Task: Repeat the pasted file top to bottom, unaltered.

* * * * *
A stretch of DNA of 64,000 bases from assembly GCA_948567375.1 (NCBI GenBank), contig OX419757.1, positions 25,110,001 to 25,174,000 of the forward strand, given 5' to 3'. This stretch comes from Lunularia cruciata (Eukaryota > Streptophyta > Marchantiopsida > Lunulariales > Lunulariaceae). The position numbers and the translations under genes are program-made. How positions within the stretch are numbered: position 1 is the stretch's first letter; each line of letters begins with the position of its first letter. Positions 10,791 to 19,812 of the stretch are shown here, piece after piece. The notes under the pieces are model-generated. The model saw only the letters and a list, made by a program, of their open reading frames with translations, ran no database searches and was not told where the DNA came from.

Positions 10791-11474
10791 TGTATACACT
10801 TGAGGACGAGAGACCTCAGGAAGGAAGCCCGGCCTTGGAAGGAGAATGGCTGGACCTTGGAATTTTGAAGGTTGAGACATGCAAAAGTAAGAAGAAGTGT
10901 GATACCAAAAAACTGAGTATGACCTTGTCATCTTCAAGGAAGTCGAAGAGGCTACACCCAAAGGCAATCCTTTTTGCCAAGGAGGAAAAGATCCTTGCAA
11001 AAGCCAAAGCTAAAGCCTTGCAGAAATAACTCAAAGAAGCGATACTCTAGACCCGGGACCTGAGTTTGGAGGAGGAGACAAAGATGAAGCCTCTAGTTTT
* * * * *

A stretch of DNA of 64,000 bases from assembly GCA_948567375.1 (NCBI GenBank), contig OX419757.1, positions 25,110,001 to 25,174,000 of the forward strand, given 5' to 3'. This stretch comes from Lunularia cruciata (Eukaryota > Streptophyta > Marchantiopsida > Lunulariales > Lunulariaceae). The position numbers and the translations under genes are program-made. How positions within the stretch are numbered: position 1 is the stretch's first letter; each line of letters begins with the position of its first letter. Positions 10,791 to 19,812 of the stretch are shown here, piece after piece. The notes under the pieces are model-generated. The model saw only the letters and a list, made by a program, of their open reading frames with translations, ran no database searches and was not told where the DNA came from.

Positions 10791-11474
10791 TGTATACACT
10801 TGAGGACGAGAGACCTCAGGAAGGAAGCCCGGCCTTGGAAGGAGAATGGCTGGACCTTGGAATTTTGAAGGTTGAGACATGCAAAAGTAAGAAGAAGTGT
10901 GATACCAAAAAACTGAGTATGACCTTGTCATCTTCAAGGAAGTCGAAGAGGCTACACCCAAAGGCAATCCTTTTTGCCAAGGAGGAAAAGATCCTTGCAA
11001 AAGCCAAAGCTAAAGCCTTGCAGAAATAACTCAAAGAAGCGATACTCTAGACCCGGGACCTGAGTTTGGAGGAGGAGACAAAGATGAAGCCTCTAGTTTT